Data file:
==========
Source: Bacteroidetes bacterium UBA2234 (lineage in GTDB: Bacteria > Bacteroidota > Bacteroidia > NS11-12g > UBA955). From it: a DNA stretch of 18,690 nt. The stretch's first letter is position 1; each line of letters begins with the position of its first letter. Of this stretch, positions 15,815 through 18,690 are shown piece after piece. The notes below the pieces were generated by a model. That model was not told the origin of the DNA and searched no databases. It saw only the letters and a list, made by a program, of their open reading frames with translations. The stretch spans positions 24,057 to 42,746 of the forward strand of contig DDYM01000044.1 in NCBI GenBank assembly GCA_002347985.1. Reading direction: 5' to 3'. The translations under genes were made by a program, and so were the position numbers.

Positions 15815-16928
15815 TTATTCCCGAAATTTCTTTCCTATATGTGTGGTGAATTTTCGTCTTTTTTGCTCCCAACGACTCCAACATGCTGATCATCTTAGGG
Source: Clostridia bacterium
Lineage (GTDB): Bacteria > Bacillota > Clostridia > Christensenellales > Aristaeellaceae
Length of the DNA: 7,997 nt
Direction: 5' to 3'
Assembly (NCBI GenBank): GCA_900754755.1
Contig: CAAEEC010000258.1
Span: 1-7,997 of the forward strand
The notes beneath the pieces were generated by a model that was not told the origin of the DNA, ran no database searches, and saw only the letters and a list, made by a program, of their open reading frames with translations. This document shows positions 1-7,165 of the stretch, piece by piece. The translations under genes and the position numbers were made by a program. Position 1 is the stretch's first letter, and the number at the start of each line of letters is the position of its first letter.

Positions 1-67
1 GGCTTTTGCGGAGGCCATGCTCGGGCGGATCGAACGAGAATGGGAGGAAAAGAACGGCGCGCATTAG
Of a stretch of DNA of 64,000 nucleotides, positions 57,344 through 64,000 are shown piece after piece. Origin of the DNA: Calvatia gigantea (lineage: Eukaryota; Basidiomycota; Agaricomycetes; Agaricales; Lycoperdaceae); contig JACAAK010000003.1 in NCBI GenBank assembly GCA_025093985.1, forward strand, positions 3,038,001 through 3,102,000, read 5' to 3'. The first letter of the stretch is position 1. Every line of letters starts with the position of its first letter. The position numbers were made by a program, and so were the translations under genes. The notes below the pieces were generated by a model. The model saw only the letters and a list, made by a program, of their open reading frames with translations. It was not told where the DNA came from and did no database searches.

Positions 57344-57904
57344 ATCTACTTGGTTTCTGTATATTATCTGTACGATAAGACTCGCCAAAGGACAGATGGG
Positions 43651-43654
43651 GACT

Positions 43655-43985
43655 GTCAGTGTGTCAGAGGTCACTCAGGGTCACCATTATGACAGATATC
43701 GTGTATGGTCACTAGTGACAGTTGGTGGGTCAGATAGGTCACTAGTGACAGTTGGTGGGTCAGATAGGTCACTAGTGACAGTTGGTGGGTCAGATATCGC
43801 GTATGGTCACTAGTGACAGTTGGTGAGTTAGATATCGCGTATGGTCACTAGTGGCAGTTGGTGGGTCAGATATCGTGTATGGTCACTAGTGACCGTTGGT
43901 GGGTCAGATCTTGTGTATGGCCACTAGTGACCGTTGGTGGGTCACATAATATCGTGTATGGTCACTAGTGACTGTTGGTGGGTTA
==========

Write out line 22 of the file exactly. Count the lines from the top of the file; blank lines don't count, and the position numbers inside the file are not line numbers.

43801 GTATGGTCACTAGTGACAGTTGGTGAGTTAGATATCGCGTATGGTCACTAGTGGCAGTTGGTGGGTCAGATATCGTGTATGGTCACTAGTGACCGTTGGT